Simon Calder, also known as The Man Who Pays His Way, has written about travel for The Independent since 1994. In his weekly opinion column, he explores a key travel question – and what it means for you.
Unlike Mick Whelan, leader of the train drivers union, I don’t think the government is bent on destroying the railroads. But if ministers really want to entrust the industry, they can’t expect better allies.Bromance of Brexit-successful right-wing Conservatives and left-wing unions has undercut rail’s appeal and reliability over the past 200 days Most destructive national rail strike since 1980s.
Let me start by saying the major railroad unions — Aslevrepresenting the train driver, and RMT Its members have many other roles – excellent negotiators over the past quarter century, receiving above-average salary increases while the railroad industry boomed. They are now understandably frustrated with the offer of raises that are well below the rate of inflation and contingent on fundamental changes to the way work is done.
“Corrupt, immoral and disgusting” – that’s how Mr Whelan described the train operator he was negotiating withHe used the term when I spoke to him ahead of the pay offer from the Rail Transport Group (RDG), which represents the employer, later on Friday. The deal is sure to be mandated by ministers and includes a 4% rise last year and another 4% this year, conditional on a series of changes to the way work is made.
Aslef’s secretary general and his members are more likely to be enraged by the proposal than seduced. If the current form continues, instead of calling for a vote on the deal, they will launch another strike in retaliation: They will stomp their feet and shake the magic cash cow demanding taxpayer cash once again.
Opposite the RMT, Secretary Mick Lynch argues: “Money [to fund a double-digit pay rise] It’s always been there, but it’s been marinated by a bunch of profiteers and their associates in the government. ’ He insisted the fight was still going on.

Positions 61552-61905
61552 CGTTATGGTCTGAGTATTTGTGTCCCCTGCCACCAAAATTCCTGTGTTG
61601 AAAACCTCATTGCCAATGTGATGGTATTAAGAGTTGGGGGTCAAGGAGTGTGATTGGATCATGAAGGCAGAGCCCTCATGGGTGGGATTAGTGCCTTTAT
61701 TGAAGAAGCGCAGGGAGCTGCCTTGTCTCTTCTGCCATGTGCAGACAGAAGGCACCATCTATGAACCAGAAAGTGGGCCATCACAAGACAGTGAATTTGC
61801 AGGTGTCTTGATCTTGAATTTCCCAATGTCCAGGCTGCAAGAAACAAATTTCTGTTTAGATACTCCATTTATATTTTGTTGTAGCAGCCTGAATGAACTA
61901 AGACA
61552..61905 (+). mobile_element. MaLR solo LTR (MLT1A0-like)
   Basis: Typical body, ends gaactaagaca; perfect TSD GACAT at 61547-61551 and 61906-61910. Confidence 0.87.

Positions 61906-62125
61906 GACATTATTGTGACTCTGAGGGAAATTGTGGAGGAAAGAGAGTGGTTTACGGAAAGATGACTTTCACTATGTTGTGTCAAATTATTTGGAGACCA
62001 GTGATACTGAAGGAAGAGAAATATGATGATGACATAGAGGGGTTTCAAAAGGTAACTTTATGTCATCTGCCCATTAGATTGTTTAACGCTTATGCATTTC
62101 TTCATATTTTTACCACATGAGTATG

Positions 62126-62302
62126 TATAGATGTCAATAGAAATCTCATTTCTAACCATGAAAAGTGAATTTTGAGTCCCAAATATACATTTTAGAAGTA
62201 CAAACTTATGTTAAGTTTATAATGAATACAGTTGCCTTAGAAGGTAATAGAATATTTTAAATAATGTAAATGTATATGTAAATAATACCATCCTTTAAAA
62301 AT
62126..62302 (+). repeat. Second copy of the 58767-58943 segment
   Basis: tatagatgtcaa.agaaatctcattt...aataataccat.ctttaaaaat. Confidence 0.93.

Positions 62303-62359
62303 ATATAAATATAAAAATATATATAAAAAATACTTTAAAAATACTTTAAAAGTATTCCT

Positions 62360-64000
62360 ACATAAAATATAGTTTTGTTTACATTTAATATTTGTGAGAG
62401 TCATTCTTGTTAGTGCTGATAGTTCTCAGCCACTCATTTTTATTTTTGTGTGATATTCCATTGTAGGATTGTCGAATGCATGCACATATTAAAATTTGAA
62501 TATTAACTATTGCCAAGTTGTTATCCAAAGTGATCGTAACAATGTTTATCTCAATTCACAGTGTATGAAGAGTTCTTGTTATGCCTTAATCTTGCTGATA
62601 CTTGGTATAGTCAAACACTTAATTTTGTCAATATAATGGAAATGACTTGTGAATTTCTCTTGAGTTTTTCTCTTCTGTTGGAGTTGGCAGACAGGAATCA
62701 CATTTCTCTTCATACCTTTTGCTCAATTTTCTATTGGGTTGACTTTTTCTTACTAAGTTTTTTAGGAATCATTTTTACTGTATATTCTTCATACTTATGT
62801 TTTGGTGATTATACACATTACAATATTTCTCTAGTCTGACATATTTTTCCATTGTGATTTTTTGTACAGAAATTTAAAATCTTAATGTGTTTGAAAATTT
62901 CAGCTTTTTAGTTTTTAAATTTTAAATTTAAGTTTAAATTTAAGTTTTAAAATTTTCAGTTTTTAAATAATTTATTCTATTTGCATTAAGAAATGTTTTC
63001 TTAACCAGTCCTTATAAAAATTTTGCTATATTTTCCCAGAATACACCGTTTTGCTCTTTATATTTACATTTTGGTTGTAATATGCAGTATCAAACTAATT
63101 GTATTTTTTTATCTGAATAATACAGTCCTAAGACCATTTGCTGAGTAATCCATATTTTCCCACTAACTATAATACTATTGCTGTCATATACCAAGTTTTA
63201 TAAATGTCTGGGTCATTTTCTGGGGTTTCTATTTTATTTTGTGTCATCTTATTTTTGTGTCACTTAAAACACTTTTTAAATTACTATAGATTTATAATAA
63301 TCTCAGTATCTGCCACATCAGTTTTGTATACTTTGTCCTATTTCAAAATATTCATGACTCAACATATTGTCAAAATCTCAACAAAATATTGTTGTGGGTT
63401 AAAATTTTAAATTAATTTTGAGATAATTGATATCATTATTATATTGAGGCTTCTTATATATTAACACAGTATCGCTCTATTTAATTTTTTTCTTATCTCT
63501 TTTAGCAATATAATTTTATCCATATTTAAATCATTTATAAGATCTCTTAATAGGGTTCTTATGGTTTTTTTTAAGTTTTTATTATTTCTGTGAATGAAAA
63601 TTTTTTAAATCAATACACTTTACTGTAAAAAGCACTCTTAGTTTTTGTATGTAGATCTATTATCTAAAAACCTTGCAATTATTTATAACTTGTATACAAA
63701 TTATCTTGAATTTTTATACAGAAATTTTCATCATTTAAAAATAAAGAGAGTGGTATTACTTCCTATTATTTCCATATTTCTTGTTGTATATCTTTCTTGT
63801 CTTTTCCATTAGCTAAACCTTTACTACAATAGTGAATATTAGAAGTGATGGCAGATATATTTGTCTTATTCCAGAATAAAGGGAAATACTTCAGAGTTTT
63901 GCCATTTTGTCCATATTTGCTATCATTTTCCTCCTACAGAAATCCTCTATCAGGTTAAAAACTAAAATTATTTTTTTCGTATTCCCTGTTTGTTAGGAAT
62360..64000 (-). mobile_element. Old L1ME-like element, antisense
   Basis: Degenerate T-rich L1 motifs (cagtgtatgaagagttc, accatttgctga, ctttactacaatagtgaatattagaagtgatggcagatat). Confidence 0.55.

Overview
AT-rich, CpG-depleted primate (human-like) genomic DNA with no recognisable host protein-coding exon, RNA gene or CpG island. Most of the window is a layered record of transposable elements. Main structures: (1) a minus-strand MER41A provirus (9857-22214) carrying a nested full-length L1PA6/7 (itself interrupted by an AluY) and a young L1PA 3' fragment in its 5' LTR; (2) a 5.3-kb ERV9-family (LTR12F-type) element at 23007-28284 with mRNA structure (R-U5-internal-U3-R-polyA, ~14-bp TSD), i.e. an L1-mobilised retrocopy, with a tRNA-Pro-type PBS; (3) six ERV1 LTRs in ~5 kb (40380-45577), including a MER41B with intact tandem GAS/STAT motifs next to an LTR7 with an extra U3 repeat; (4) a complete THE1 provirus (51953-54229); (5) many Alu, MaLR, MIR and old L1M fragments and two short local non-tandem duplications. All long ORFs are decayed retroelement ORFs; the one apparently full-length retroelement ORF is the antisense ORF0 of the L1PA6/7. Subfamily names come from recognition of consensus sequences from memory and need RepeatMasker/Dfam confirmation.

RMT members are network rail 20 of the last 200 days have gone on strike, losing thousands of pounds by exercising their (currently) legal right to stop work.Perhaps the most successful of these shutdowns, in terms of causing the most pain, were Christmas out.
You may recall the union saying: “The latest strike date will affect engineering work, not train services.” Are there better examples of self-harm? A union that relies on a functioning rail system with maximum capacity and speed and minimum signal and point failures has come up with a brilliant strategy to sabotage £120m of much needed and long-term planned improvement projects.
The outage doesn’t just worsen the outlook for future passengers. Many theaters in London’s West End were empty during matinee screenings on Christmas Eve as many spectators needed to catch the last train home at around 3pm. boxing day, 43 eurostar International trains linking London with Amsterdam, Brussels and Paris have been cancelled, to the delight of airlines, and fares soared when more than 20,000 passengers suddenly found their travel plans torn up.
Meanwhile, the government is colluding to prolong the endless and exhausting sequence of strikes, strikes, and more strikes. The controversial issue of driver control of train doors was added to RDG’s proposal to RMT in late November – leading to its inevitable immediate rejection.
When some sort of deal is eventually struck, it will broadly involve about 6% plus 5%, with an additional boost for the lowest earners — and Generous family discount scheme potentially worth thousands of pounds for Network Rail staffBut the value of this perk could soon start to decline if train frequency and the extent of the rail network start to shrink.
When I spoke to Aslef’s Mick Whelan, he accused the government of wanting to put the railways “into a manageable decline”. If passengers continue to be driven away by this fierce confrontation, decline is inevitable. But who knows how it will be managed?